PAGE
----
I’ve wanted for some time to create a simple infographic of where a book’s cover price goes, and the Observer published a nice one in their Book of Books a few months ago. The figures made sense, so I’ve created a similar one here, in colour.
The Observer’s figures were based on a notional £20 hardback book, from which I’ve extracted the percentages, which in my experience hold fairly true across standard formats for traditionally produced books in the major bookshops. So for a £10 paperback, the retailers will take anything between a 40% to a 60% discount (and guess who’s trying for more), and the author can expect to see about a quid, depending on their terms.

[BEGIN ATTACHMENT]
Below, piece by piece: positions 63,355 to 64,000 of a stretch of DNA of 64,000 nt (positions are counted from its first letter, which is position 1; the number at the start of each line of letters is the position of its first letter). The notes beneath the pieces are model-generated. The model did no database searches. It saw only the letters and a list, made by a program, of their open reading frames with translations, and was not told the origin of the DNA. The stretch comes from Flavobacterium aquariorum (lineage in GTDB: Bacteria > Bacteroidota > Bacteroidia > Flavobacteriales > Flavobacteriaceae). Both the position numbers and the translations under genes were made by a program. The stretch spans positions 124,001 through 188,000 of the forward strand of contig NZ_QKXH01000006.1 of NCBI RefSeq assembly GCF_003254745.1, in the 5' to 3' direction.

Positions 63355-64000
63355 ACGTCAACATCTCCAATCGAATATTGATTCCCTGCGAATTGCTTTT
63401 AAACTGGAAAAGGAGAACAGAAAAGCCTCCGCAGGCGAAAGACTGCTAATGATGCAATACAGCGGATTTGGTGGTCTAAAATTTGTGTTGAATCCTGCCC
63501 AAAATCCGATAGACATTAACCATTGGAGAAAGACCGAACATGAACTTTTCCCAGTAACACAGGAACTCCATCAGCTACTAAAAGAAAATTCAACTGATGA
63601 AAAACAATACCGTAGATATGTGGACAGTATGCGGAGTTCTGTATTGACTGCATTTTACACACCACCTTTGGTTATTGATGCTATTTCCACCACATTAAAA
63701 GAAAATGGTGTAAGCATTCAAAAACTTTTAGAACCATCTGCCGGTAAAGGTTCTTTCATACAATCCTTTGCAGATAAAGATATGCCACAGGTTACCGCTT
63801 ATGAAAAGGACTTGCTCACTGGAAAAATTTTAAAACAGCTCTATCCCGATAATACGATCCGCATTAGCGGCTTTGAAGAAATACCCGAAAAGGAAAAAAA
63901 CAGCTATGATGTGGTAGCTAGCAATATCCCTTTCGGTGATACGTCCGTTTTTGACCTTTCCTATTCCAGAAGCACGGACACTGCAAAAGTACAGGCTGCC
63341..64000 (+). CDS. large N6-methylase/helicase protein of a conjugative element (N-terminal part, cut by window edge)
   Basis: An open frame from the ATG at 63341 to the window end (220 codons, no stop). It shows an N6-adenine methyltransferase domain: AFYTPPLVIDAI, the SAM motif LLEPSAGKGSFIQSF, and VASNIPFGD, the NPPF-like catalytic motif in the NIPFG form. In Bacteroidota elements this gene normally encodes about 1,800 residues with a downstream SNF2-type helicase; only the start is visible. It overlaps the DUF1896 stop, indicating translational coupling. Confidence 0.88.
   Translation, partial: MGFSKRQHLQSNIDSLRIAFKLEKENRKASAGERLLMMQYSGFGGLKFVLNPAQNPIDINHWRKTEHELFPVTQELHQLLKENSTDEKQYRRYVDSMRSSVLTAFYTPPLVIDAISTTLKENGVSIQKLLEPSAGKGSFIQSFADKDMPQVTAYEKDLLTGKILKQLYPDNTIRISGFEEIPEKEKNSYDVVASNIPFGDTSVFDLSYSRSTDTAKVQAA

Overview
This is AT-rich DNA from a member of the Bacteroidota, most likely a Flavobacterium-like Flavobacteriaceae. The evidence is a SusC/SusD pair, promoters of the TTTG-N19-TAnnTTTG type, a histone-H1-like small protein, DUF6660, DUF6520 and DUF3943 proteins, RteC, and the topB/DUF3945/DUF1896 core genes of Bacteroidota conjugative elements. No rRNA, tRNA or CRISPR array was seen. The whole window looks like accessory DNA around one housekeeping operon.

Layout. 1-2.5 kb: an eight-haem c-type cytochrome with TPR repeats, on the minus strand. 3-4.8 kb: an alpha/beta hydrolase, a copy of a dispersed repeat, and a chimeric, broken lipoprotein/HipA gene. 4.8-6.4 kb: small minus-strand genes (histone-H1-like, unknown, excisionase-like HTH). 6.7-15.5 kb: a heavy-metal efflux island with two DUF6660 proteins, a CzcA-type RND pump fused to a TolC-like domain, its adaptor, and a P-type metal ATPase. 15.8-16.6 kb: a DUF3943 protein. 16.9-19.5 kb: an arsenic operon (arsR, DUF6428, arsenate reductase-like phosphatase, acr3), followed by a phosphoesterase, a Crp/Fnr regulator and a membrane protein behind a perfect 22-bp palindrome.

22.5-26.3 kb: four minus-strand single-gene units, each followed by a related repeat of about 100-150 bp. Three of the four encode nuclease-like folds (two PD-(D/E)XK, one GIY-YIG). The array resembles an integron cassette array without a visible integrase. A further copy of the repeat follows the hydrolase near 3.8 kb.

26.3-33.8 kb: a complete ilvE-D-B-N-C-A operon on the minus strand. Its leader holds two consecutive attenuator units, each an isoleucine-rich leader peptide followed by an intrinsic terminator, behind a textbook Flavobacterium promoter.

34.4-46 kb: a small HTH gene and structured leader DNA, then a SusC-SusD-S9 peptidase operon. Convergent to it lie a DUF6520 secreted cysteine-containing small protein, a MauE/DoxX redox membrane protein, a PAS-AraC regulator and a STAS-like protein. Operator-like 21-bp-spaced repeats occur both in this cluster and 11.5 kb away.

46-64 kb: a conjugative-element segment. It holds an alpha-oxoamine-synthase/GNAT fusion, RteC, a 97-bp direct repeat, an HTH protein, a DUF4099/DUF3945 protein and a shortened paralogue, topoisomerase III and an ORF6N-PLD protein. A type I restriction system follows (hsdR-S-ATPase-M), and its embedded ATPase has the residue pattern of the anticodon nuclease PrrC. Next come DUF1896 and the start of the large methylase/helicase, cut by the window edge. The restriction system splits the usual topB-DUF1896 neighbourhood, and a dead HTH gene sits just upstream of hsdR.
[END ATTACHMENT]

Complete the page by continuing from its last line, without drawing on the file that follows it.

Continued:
I think this illustration serves a number of purposes, not least to illustrate the mark-up taken by the retailers. There’s some justification for this by bricks-and-mortar stores, with huge overheads, but I’m yet to hear a decent one for internet retailers, who don’t have shop rents to pay – their motivation, of course, is simply to undercut the high street. Publishers are giving away huge sums in their failure to compete on direct sales – and they’re going to struggle to justify high ebook prices too.